More than 20 million ash trees have died in the Midwest. They were killed by a half-inch-long, metallic-green beetle that tunnels underneath bark. The emerald ash borer, a beetle native to Asia, threatens to completely remove ash trees from U.S. forests.
This is not the first time our forests have been devastated. During the early 1900s, chestnut blight ravaged our forests by killing almost every chestnut tree, and in recent decades, Dutch elm disease has caused the widespread death of elms.
The emerald ash borer is only one example of many non-native insects that have invaded North American forests. These invasive species are efficient hitchhikers on a variety of wood packing and other plant materials. Increasing international trade has provided more opportunities for non-native insects to travel to places where they’ve never existed before.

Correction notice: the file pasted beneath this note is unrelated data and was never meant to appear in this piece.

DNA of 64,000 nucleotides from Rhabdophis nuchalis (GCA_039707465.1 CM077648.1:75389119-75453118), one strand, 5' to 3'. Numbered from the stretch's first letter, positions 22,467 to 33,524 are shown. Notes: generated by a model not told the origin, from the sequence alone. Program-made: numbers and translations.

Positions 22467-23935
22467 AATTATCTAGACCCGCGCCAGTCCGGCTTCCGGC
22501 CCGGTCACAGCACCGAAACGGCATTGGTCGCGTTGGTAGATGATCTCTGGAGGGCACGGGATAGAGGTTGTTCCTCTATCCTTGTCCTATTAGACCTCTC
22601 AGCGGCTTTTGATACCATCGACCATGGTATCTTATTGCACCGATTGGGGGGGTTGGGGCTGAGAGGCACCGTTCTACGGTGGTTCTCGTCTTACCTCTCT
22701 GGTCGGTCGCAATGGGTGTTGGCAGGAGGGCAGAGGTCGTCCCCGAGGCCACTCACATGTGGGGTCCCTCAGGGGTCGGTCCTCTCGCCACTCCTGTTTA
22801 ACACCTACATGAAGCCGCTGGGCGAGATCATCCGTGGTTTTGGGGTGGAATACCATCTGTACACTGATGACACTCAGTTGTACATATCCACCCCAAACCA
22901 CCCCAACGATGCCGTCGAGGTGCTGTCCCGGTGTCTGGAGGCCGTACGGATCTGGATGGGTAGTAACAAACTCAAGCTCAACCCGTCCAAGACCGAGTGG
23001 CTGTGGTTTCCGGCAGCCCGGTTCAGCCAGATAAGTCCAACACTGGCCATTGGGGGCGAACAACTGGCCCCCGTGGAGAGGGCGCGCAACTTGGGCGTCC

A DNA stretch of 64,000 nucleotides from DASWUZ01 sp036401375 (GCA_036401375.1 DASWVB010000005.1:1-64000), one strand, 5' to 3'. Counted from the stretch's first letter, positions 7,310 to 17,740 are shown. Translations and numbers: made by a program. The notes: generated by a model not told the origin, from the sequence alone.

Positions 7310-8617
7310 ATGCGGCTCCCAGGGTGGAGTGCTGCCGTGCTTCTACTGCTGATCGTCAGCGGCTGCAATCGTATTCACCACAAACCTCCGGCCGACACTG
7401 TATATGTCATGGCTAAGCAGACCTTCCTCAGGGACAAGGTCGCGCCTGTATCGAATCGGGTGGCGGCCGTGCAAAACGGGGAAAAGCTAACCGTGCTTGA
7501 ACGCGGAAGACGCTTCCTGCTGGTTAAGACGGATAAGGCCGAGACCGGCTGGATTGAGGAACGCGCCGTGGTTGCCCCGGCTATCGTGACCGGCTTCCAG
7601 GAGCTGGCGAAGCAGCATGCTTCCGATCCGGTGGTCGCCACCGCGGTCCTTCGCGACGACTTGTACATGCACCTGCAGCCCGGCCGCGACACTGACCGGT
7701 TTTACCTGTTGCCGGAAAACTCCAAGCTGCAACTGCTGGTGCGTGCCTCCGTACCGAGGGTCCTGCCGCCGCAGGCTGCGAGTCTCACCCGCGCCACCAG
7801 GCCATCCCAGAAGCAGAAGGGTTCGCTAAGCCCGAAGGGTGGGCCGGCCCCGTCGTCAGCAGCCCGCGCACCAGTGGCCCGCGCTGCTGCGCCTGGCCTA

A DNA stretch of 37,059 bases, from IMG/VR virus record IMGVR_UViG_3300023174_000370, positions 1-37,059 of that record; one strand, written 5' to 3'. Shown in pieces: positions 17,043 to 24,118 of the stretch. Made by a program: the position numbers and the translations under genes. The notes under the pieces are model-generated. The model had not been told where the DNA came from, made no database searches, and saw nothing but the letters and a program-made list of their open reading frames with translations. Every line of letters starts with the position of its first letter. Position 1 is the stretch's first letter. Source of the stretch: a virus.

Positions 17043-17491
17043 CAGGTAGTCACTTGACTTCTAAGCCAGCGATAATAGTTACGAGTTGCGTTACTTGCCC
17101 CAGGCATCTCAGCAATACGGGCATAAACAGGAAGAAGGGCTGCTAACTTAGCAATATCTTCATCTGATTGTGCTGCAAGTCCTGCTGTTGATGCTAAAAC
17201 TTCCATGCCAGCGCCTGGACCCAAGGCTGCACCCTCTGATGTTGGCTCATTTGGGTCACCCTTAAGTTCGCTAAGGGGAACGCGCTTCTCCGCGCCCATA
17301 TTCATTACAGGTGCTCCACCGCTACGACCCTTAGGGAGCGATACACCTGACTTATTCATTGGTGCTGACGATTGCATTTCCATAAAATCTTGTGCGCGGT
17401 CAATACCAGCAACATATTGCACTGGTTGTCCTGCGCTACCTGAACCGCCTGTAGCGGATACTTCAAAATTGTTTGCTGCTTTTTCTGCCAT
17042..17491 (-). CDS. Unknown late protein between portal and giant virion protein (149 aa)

The emerald ash borer was first detected in the U.S. in 2002 when large numbers of ash trees began dying in southeastern Michigan. The beetle had arrived several years before, probably by hitchhiking within wood crating or other wood materials in a shipment from Asia.
By the time the infestation was discovered, it was already too late to contain it. The beetle had spread across Michigan’s Lower Peninsula and into Indiana, Ohio and Ontario.
More recently, populations have been found near Chicago and in Maryland. In southeastern Michigan, where nearly all ash trees have been killed, communities and homeowners are struggling to deal with the costs of removing the many hazardous standing dead trees.